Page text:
I have seen many impressive Iranian films over the years. "Ten" may be the very best of them for a variety of reasons. I think the film is remarkable because it looks so simple, but I imagine setting up the camera and capturing the realistic dialogue and plot-line we see in the film had to have taken a lot of preparation. I also think the director deliberately chose scenery to accommodate the backdrop of the film, and he must have driven around Teheran constantly to figure out which images to put in the background. I think the scenes with the murals of new arch-conservative president are very telling. "Ten" seems to have a lot of messages under the radar, including the subversive powers of all governments (certainly including our own in America) to censor art. I think the relationship between the mother and her son is a very poignant one, and it shows how children and adults simply live in different spheres of the universe. Film is strikingly similar in some aspects to American independent filmmaker Rob Nilsson's film "Signal 7" which came out over 20 years ago.
I find it highly ironic that I saw this film within a week of seeing The Ramones' 1979 high school flick "Rock N Roll High School." Both are surprisingly similar in that they offer quirky characters, outrageous plot lines and alas a film which doesn't quite work. One of the strangest things about Strangers is that there are so many great actors in supporting roles- Ian Holm, Philip Seymour Hoffman, Matthew Broderick and his spouse Sarah Jessica Parker. But, the lead actors, Amy Sedaris, Paul Dinello- also the director, and Stephen Colbert absolutely suck! They are all one-note actors who fail to show more than a single dimension of their characters. They are tiresome to watch, and most of their supposed-to-be-funny lines fall flat on their face. I will say that Strangers is engaging in some aspects because it makes daring choices. There are times when this makes for some interesting moments, but alas they are few and far between. Ultimately, Strangers feel like a 90-minute episode of "Malcolm in the Middle," which means that this film based on a TV-show should have probably stuck to the small-screen.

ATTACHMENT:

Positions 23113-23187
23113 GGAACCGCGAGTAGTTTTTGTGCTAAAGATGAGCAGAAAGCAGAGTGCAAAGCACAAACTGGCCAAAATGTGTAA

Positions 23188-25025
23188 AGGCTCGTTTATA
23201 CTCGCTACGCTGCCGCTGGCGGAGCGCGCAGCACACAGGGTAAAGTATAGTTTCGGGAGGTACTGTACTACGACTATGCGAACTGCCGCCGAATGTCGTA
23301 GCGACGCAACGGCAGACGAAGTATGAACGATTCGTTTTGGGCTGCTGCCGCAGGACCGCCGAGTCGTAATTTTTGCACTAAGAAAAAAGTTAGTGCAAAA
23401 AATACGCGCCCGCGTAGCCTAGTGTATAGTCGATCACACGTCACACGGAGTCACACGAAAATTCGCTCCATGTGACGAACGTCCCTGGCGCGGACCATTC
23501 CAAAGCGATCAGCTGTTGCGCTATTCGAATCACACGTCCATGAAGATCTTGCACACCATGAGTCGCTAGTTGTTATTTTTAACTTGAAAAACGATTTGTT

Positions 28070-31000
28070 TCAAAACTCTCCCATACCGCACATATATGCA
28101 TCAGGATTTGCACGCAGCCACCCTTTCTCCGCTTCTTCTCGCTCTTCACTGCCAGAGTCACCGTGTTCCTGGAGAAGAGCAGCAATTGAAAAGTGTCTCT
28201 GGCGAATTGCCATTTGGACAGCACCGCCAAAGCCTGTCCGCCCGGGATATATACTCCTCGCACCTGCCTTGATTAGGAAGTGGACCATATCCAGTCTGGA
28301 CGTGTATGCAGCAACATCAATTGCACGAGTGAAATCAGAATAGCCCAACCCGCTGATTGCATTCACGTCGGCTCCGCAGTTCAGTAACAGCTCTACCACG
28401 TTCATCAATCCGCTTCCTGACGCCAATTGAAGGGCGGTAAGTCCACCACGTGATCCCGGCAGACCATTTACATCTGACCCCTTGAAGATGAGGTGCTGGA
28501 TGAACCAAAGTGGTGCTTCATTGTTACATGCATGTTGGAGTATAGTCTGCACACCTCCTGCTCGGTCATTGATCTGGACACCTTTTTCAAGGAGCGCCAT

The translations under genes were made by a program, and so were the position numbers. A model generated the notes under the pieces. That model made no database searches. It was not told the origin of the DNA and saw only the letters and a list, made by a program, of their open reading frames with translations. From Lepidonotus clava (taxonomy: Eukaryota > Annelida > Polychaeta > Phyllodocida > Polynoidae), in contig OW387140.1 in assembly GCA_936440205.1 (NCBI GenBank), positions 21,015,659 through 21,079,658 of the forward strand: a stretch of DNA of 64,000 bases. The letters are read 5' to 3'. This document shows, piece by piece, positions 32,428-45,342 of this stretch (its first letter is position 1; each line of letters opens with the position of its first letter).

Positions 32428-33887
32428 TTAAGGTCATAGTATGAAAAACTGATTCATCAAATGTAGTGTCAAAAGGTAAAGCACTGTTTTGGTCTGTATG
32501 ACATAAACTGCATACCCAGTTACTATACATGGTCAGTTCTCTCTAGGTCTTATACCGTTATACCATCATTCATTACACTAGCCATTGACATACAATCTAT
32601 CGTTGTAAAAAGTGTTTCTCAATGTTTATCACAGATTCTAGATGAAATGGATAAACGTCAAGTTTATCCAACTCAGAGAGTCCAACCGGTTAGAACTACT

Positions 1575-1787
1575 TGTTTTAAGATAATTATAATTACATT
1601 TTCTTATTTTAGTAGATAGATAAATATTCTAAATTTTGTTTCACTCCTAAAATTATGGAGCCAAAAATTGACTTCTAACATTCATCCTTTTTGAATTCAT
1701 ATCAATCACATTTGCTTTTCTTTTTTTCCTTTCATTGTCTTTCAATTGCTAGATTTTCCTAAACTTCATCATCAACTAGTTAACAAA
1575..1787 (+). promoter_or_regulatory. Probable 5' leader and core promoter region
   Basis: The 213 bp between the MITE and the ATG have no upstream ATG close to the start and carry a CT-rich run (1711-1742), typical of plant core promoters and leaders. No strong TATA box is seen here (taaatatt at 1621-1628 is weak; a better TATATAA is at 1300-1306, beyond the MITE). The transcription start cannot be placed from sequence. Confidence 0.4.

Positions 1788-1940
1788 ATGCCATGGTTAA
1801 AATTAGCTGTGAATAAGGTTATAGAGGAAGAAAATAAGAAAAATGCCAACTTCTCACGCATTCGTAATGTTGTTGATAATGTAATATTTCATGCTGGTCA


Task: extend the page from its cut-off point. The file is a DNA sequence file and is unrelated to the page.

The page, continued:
First of all, this 1978 film is being remade and Howard Stern is involved- isn't that scary? "Rock and Roll High School" would make an excellent companion to the recent doc about The Ramones, "End of the Century." It is truly sad how 3/4s of the original Ramones, except the drummer, have died. I think the film makes a terrible mistake by not introducing them sooner into the film. The screenplay by Joe Dante is OK, but the directing is not. The cast is quite interesting. Paul Bartel is really good as the 'cool teacher,' and PJ Soles is definitely good in the lead. The film really suffers from corny humor, including a scene where Ramones music is shown to make white mice go insane and another where Joey Ramone is force-fed alfalfa. But, there is nostalgia and it is interesting to see how many films "Rock and Roll High School" borrows from, including "One Flew Over the Cuckoo's Nest," "The Rocky Horror Picture Show" and perhaps even "The Blob!" I also enjoyed a key scene involving a pay phone, which have pretty much been reduced to nostalgia thanks to Nokia!
It is truly a shame that a Turkish filmmaker can make a truly awful film with all the advances in modern technology, books about film-making and online film courses about Ingmar Bergman and Alfred Hitchcock. Who do these filmmakers think they are...........Americans? As a Turkish-American, I am perhaps one of the few people who can criticize the output of films from both countries. After great recent films like "Uzak-Distant" and "Hajar," it seemed like the Turkish industry had completely divorced itself from its infamous past and Cuneyt Arkin's films were ones in which people could only watch after a six-pack of Efes Pilsens. But, "Buyu," which was sent to me by a Turkish friend from Australia is indeed a reminder that bad- truly bad films can still be made in Turkey. The film is predictable, boring and the special effects are woeful. "Buyu" also features shameless sexism and absolutely sick sequences, such as women being raped by spirits-no, I'm not making that up! The acting is really awful. The directing is even worse. And, the editing is truly pathetic. I just hope they don't make a sequel!
I found this film to be interesting and entertaining. It has a style which is very reminiscent of Erroll Morris. It has been criticized for showing too much favoritism towards Kasparov, but I think most people do root for man over the machine. It is ironic that we are starting to see Russians as protagonists. We've come a long way since "Red Dawn." My main criticism of the film is that much like "Bowling for Columbine," it offers no real resolution. I think that is why it is a good doc as opposed to a great one. Kasparov is a very engaging figure with a strong cinematic presence. He is now involved with politics in Russia. Assuredly, if Ahnuld can make it, why not Kasparov?